Little Mix, the X Factor winning girl band, are beloved by fans all over the world. The group have sold an estimated 50 million singles and albums worldwide, with a further 6 sell-out tours. The chart-topping pop stars were the first group act to win X Factor UK, and one of a handful of the reality show’s alumnae to make it globally, alongside One Direction and Leona Lewis. Adored by teenage girls everywhere, the singers have been praised for the big sister type roles they have taken on over the years, inspiring confidence and self-acceptance in adolescents all while pumping out empowering tunes such as Shout Out to My Ex and Power.
Despite the international success of Little Mix, the unbelievable level of attention the four women have received has not been without its downsides. BBC viewers have been left saddened at Jesy Nelson’s recent documentary, Jesy Nelson: Odd One Out, in which she reveals that she attempted suicide after receiving relentless online trolling. The 28-year-old Dagenham native painfully unveiled how being known as “the fat one from Little Mix” and being constantly criticised for her face being “deformed” led her to believe her life was no longer worth living.
On the night Little Mix won the X Factor, Nelson opened Facebook to find the first message sent to her which read “You are the ugliest thing I have ever seen in my life. You do not deserve to be in this girl band. How on earth were you ever put in this girl band? You deserve to die”. In the documentary, Jesy describes how on the following day, what should have been the best day of her life, she felt like “the whole world hated me”. Her mother recalls how strangers would send the aspiring star pictures of her face on a monster’s body. It is easy to see why being in the limelight resulted in Jesy developing depression and eating disorder, partly fuelled by Katie Hopkin’s tweeting “Packet Mix have got a little chubber in their ranks. Less Little Mix. More Pick n Mix”.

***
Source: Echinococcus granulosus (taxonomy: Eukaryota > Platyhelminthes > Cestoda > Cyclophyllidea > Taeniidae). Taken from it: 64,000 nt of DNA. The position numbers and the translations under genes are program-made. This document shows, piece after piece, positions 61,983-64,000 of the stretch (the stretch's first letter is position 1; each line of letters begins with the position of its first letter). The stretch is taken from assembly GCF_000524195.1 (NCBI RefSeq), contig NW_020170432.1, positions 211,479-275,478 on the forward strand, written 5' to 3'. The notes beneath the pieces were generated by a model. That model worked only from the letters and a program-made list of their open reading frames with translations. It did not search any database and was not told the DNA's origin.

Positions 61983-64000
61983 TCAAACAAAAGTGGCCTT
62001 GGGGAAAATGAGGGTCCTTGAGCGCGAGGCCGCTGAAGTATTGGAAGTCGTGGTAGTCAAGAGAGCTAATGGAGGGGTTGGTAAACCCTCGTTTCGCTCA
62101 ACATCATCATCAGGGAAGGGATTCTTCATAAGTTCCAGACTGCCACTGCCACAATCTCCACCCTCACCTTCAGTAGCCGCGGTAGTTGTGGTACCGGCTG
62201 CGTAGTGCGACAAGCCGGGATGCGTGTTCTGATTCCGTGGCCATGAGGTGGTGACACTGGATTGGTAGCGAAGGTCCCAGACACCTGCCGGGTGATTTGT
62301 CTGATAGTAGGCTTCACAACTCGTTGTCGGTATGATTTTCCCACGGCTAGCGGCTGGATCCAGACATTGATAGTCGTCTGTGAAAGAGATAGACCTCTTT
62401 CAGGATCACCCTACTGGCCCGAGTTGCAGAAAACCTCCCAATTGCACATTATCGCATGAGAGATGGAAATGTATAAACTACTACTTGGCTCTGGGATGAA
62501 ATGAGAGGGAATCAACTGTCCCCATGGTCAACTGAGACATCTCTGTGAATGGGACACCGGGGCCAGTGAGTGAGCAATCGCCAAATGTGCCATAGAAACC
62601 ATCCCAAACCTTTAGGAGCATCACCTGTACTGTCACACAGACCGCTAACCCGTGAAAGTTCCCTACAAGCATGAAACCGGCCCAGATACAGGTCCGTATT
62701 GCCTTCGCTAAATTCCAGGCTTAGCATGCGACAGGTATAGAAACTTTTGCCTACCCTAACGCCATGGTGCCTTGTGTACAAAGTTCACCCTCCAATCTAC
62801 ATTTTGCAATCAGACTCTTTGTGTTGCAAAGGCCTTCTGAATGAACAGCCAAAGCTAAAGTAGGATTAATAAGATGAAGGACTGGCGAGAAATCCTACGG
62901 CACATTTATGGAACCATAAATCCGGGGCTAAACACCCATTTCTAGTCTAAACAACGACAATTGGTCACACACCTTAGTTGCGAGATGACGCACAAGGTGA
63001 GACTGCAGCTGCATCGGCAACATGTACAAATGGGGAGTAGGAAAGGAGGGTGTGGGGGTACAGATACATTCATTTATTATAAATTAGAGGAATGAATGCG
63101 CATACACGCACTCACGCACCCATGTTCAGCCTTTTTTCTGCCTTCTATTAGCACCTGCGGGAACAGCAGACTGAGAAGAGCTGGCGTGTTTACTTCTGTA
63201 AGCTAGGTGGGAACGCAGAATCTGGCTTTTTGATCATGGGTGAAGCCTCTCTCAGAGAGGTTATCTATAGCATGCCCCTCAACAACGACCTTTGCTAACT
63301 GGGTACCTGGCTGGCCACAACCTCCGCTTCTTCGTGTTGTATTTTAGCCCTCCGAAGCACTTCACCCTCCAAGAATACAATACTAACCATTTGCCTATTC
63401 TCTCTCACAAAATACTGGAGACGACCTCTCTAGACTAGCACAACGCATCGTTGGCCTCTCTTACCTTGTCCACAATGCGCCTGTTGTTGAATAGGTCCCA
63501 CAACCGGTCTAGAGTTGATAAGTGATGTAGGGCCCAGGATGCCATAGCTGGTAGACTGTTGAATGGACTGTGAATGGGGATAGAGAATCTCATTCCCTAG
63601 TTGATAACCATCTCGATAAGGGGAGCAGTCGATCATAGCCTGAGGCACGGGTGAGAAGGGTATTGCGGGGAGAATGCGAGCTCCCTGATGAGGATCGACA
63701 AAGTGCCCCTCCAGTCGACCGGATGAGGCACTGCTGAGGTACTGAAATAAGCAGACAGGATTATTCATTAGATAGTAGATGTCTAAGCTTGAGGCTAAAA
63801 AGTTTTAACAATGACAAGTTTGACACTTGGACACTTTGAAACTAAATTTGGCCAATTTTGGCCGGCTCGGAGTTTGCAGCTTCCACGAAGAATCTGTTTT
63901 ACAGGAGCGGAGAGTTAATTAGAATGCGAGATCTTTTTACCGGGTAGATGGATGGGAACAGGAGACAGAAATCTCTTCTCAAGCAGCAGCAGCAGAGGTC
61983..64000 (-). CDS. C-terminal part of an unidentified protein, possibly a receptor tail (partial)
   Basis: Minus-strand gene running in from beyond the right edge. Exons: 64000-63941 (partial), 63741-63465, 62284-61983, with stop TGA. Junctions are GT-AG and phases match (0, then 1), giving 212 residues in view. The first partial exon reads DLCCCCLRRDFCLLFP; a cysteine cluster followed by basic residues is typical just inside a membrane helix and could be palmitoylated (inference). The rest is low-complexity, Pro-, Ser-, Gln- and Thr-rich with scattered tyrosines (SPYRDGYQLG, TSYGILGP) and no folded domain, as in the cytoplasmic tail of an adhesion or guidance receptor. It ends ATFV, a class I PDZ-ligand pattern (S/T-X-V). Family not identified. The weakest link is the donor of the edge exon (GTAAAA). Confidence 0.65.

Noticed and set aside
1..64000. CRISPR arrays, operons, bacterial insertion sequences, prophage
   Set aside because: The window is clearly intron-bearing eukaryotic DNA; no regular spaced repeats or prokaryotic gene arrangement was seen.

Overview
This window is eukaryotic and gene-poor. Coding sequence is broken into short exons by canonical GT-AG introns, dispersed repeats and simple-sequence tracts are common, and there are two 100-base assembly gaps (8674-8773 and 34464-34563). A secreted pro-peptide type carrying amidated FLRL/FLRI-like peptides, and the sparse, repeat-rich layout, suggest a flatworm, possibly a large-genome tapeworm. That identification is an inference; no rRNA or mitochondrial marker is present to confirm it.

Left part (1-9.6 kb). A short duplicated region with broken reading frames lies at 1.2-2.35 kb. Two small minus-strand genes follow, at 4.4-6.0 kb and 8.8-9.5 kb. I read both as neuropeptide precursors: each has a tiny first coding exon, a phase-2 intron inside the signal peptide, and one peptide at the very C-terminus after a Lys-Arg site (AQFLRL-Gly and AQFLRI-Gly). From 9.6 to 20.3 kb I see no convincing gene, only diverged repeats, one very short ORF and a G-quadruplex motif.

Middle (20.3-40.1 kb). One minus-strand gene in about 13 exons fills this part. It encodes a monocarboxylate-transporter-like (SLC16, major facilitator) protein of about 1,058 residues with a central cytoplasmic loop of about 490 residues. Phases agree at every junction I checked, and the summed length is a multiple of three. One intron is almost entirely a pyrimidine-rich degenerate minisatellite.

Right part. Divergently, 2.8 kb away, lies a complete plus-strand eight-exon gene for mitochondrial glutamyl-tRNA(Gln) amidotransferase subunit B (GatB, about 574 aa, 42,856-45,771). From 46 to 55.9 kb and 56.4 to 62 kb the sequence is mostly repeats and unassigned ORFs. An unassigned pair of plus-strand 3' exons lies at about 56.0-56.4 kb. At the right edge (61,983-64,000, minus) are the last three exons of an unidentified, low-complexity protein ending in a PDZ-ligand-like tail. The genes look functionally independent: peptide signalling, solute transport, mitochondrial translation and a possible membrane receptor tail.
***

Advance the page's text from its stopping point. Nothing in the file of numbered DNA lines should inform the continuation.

Other members of the group have unveiled their own struggles as a result of being under public scrutiny. Perrie Edwards has openly discussed suffering from anxiety, while Leigh-Anne Pinnock felt “invisible” as the only black member of Little Mix, pointing out ongoing racism within the music industry. All four members have previously suffered from bullying growing up, with Jade Thirlwall having been racially tormented while at school in South Shields. These collective experiences led the band to be at the forefront of BeatBullying’s ‘The Big March’ anti-bullying campaign in 2014.
Sites like Instagram and Twitter provide a platform for the public to directly message individuals with hurtful insults that can lead to devastating results. The parents of Sian Waterhouse, a teenager who tragically ended her own life after online bullying, feature in Odd One Out. Jesy Nelson observes that “It doesn’t matter whether you’re in the public eye or not. You cannot get away from social media, and it’s ruining a lot of people’s lives”. The programme bravely discusses the neglected issue of cyberbullying, the phenomenon of which has meant that the all too commonly experienced secondary school bullying carries on past the school gates, leaving victims powerless. A study has shown that cyberbullying “makes young people more than twice as likely to self harm or attempt suicide”.